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Client Update: New infrastructure opportunities in New Zealand

19 March 2010

In brief: The New Zealand Government recently released its National Infrastructure Plan. The plan signals a move towards greater private sector involvement in infrastructure procurement and management. This move gives rise to opportunities for industry participants. Partner Emma Warren (view CV) and Senior Associate David Donnelly report.


The New Zealand Government has embarked on an economic growth program. One of the six core policy drivers for this program is investment in productive infrastructure. The National Infrastructure Plan (available through the National Infrastructure Unit's website) fleshes out the New Zealand Government's planning around infrastructure.

The plan outlines New Zealand's changing demographics and infrastructure needs, and describes the capital constrained environment in which the required infrastructure will be delivered. These factors necessitate greater private sector involvement in the provision of public infrastructure. The plan examines New Zealand's infrastructure needs and issues on a sector-by-sector basis, focusing on:

  • road transport;
  • rail;
  • ports and airports;
  • energy;
  • telecommunications;
  • water; and
  • social infrastructure – health, education and corrections.

The New Zealand Government's stated focus is on making smarter, high-quality investments in new infrastructure and improving the management of its existing NZD110 billion portfolio of infrastructure assets. Key decision drivers include:

  • value for money;
  • whole-of-life asset management; and
  • appropriate risk allocation and mitigation.

In light of these drivers, the New Zealand Government has stated that it is keen to access the private sector's skills and expertise through public private partnerships, or other procurement methods, where appropriate projects exist.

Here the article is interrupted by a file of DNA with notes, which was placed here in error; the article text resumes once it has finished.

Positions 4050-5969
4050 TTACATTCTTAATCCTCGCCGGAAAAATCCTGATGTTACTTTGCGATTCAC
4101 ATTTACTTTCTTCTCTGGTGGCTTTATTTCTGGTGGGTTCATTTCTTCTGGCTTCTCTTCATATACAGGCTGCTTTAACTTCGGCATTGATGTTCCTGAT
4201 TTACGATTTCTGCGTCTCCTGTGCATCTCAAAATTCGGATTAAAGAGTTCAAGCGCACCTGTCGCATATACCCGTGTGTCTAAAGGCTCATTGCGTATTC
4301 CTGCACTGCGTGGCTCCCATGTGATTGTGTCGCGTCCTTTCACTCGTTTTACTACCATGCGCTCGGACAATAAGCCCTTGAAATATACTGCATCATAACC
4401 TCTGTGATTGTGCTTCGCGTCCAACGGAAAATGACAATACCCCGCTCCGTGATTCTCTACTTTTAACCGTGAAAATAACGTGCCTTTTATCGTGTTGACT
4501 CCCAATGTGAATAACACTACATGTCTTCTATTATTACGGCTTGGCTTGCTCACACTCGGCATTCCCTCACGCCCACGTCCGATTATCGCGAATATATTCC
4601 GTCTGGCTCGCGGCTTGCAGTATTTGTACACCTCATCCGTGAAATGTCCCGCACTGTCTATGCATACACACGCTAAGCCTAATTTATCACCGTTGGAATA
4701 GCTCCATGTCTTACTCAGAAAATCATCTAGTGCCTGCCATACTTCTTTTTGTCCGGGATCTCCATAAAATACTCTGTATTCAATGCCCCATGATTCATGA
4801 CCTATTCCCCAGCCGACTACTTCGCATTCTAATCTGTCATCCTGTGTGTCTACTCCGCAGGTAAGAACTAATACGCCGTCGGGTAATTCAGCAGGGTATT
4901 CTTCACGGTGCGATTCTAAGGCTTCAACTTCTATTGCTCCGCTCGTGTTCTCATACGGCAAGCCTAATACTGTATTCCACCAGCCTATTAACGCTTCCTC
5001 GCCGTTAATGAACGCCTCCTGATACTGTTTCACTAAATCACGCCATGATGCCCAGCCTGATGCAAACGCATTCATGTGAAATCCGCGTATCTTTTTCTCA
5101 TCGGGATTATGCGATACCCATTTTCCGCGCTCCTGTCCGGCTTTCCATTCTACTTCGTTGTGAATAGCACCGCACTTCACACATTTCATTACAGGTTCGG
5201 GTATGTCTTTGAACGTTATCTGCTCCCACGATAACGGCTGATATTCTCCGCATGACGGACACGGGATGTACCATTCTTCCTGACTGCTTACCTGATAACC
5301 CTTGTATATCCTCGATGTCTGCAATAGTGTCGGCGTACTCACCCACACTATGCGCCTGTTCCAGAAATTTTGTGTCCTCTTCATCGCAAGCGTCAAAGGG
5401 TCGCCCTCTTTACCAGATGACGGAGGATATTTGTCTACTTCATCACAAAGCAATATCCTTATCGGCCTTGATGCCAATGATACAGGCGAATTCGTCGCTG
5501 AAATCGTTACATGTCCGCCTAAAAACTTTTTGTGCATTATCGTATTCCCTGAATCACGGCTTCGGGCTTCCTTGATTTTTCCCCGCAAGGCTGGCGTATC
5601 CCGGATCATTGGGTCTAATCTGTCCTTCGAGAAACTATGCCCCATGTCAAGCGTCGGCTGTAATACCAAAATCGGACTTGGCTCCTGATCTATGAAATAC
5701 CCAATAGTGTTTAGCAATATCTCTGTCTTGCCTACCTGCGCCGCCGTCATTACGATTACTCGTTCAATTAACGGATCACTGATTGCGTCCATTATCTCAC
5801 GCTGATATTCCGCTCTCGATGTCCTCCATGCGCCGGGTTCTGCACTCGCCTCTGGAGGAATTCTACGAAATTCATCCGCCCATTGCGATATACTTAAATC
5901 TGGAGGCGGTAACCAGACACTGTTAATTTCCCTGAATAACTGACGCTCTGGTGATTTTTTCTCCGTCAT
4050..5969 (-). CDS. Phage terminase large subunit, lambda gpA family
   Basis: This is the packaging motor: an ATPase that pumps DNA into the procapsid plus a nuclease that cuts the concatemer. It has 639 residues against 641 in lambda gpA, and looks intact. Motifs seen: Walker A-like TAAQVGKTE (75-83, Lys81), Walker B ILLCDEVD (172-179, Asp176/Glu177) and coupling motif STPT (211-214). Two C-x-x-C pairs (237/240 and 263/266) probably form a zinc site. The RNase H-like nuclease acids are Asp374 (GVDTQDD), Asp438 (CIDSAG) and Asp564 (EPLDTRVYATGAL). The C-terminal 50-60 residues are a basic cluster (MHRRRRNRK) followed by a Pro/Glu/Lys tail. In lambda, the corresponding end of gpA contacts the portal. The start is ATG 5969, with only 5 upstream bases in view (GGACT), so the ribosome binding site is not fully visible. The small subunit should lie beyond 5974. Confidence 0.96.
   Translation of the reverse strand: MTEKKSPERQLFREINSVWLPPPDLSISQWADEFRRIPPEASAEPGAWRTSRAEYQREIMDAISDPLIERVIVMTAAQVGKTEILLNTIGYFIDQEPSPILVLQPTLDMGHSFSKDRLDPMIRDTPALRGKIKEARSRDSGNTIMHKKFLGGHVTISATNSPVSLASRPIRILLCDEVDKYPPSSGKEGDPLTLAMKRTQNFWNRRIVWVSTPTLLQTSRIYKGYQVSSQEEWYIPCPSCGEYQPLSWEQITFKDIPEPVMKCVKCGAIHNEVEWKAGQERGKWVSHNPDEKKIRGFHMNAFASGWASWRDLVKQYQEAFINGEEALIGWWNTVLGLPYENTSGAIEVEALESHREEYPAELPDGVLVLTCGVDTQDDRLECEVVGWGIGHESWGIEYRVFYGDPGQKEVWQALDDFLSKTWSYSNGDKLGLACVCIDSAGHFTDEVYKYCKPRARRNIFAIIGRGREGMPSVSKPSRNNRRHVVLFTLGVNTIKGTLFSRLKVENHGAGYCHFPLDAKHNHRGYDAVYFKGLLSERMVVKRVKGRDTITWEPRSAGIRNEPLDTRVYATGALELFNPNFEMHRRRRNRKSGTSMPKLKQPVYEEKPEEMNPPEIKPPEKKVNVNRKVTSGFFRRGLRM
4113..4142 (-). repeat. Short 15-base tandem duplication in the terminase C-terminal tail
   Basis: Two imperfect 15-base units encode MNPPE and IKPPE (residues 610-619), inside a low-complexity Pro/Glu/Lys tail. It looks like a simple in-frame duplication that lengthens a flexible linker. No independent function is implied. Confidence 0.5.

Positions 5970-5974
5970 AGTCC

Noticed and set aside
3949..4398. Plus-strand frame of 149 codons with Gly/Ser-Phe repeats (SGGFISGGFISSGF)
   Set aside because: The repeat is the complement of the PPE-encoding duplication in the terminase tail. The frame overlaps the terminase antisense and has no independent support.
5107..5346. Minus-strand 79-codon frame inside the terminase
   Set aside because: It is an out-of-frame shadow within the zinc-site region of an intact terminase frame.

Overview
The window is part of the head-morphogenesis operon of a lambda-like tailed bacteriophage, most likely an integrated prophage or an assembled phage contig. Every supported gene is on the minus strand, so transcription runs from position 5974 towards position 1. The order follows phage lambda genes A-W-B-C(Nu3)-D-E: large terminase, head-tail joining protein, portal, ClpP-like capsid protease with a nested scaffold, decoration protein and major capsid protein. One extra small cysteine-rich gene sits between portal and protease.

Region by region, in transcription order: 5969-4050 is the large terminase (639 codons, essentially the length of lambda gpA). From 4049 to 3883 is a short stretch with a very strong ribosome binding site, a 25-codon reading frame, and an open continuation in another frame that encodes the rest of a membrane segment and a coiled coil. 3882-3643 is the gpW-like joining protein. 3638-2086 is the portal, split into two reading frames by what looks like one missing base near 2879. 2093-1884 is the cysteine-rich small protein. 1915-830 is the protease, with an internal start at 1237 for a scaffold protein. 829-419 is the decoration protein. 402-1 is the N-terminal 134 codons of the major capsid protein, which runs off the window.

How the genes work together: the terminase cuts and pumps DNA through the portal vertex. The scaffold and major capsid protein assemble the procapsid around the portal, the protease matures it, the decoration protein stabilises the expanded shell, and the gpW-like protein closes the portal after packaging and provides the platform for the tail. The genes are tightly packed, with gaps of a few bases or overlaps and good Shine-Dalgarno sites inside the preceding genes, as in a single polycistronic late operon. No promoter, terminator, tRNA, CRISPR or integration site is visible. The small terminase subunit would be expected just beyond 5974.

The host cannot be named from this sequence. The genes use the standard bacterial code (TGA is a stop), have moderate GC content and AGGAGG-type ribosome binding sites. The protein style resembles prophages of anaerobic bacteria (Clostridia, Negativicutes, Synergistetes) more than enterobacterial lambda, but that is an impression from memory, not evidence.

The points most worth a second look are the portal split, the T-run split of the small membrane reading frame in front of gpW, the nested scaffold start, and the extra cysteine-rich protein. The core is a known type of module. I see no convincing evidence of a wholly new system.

Facilitating private sector involvement

In order to facilitate private sector involvement, the New Zealand Government has made a number of structural changes, including:

  • the creation of the portfolio of Minister for Infrastructure and the creation of two new supporting bodies: the National Infrastructure Unit and the National Infrastructure Advisory Board; and
  • legislative reforms aimed at facilitating private sector investment in infrastructure.

In addition to further improvements to the regulatory environment, there are plans to create an infrastructure investment framework based on a set of published principles. Given New Zealand's commitment to maintaining a single economic market with Australia, it is hoped that these principles will reflect existing Australian principles and practices.


The plan identifies five immediate infrastructure priorities: broadband, electricity transmission, regulatory reform, roads of national significance, and the Rugby World Cup 2011.

These priority projects are already largely funded.

Given the needs and issues examined in the plan's sector-by-sector analysis, it appears likely that opportunities for private sector involvement (at least initially) will arise in the social infrastructure space. Social infrastructure represents a significant draw on budgetary resources and stands to benefit the most from the introduction of private sector discipline. While the plan does not earmark specific projects for private sector involvement, it is possible to identify several sectors where opportunities are likely to arise:

Sector Current funding source Future infrastructure requirements Private sector opportunities
Education General taxation Significant:

Demand for new schools will mainly be driven by a redistribution of school-age children towards key centres.


The media has recently reported that a trial school PPP will be announced in the May Budget.

Corrections General taxation Significant:

Demand for both new capacity and the replacement of beds.

Current estimate: NZD915 million over ten years.


The New Zealand Government is currently investigating a prison PPP.

Legislative amendments have been made to allow for privately operated prisons.

Health Predominantly general taxation Significant:

Demand for both new capacity and upgrades (including significant upgrades of clinical equipment).


A new business unit is being established within the Ministry of Health to investigate alternative ways of delivering health services.


The New Zealand Government's National Infrastructure Plan signals a move towards increased private sector involvement in infrastructure procurement and management. This will create opportunities for industry participants, particularly in the social infrastructure space.

For further information, please contact:

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